Taking care of your emotional health is very important when it comes to self-care. However, it can be hard to know where to start. We’ve interviewed the manager of Deakin Counsellor Services Burwood and clinical psychologist Karen Stuart, to find out what you can do to practice emotional self-care.
How do I check in on myself and my friends?
To check in on yourself you can do an honest audit of your social, emotional, mental, physical, and spiritual well-being. Ask yourself “have I noticed any changes recently?” and go from there.
Here are some guiding audit questions;
- Have you withdrawn socially, academically, and spiritually?
- Has your sleep and/or appetite deteriorated?
- Are you thinking more negatively or has your mood changed?
- Have you noticed a deterioration in your physical health?
- Have you noticed an increase usage of alcohol or other drugs?
For more information on how to look after your emotional health, you can visit these sites;
When it comes to checking in on friends, you need to check in on yourself first to ensure it’s the right time for you to support your friend. If so, then try asking some open-ended questions such as;
- How are you going at the moment?
- What’s new in your world?
- How are you coping?
Most importantly pause and give space for your friend to respond and then paraphrase their response, using their language to show you are listening and that you care. Try not to jump in too quickly with solutions. If your friend feels heard and understood, you have a good foundation to follow up with another conversation about solutions. You can find additional information about how to support someone you care about here;
How do I maintain a positive mental state in challenging situations?
- Focus on your goals (specifically what is within your control and influence)
- Be kind and compassionate toward yourself, and accept your functioning will be impacted at some level
- Ensure you don’t sacrifice the very things/rituals that help to sustain your well-being (eg. sleep, diet, social interactions, exercise, managing nonconstructive thinking)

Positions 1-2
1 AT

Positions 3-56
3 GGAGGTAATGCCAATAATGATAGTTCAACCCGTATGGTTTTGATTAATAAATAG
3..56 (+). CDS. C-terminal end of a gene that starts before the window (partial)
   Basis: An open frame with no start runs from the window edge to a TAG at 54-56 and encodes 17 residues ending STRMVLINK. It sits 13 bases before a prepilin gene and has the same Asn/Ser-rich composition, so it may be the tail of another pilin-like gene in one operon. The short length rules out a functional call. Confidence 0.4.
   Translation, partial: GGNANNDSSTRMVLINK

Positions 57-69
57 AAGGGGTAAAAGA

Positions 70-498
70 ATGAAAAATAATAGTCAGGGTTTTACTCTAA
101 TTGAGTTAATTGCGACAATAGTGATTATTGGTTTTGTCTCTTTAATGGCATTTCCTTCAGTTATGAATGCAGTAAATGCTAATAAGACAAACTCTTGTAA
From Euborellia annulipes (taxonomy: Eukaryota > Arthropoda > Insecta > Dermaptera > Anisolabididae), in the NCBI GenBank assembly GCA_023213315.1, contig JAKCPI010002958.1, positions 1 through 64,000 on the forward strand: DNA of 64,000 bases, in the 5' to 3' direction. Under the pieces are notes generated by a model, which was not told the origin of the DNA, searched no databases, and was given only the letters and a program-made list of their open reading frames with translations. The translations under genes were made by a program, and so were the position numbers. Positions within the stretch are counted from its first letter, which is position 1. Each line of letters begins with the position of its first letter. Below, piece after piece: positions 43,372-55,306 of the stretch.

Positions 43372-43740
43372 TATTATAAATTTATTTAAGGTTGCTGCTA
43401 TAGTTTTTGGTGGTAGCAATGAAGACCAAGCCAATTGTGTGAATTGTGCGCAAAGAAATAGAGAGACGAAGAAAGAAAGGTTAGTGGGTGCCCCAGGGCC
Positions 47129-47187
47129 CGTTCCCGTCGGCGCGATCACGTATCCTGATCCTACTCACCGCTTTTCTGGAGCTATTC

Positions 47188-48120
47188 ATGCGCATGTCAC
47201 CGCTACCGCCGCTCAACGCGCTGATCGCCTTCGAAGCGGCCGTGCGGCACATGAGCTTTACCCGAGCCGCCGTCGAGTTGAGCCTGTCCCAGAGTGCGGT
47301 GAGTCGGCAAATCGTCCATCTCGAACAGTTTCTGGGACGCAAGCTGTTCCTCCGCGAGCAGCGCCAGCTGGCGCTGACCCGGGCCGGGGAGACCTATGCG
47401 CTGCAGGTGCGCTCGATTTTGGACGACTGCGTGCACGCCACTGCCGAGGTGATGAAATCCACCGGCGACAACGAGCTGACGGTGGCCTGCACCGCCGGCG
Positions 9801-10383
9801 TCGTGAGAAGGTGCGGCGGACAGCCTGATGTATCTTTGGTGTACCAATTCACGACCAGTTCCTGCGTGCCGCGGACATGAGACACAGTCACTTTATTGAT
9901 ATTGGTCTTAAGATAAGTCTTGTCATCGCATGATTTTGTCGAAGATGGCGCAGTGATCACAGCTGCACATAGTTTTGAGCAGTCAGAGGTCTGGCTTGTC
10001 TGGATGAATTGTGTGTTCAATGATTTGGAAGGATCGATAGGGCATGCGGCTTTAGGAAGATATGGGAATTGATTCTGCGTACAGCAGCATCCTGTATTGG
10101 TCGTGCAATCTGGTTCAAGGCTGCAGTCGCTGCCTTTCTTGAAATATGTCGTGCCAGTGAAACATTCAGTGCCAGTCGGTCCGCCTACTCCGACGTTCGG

How do I develop boundaries on protecting my own mental health and the mental health of others?
- Build insight into causes and mediating factors that can intensify your poor mental health, and take practical steps to minimise/address these
- Prioritise and routinely engage in self-care activities known to support your mental health
- Do regular audits regarding your mental health
- Behave towards others, the way you wish them to behave towards you. Consider how your actions can impact others’ mental health
- Give yourself permission to not sacrifice your own mental health in order to help support others who are experiencing mental health difficulties
How do I approach a counsellor when I'm struggling?
Visit http://www.deakin.edu.au/counselling or call 9244 5577 to book an appointment with one of our counsellors if you are located in Australia.
How much does it cost to attend a counselling session?
Deakin Counselling and Psychological support is free and available to all student within Australia!
How do I overcome the stigma around counselling?
View counselling as a proactive/preventive service or a solution focused tool that can help to develop strategies for navigating life and improving academic success. Counselling is a confidential and non-judgmental service where students are seen as individuals and can safely explore their feelings and challenges with a supportive and caring mental health expert.
Where do I find some resources for emotional support in Deakin?
Deakin has a range of online resources to support your emotional well-being including mindfulness videos, ask counselling, tip sheets and other external online resources. You can check them out here http://www.deakin.edu.au/counselling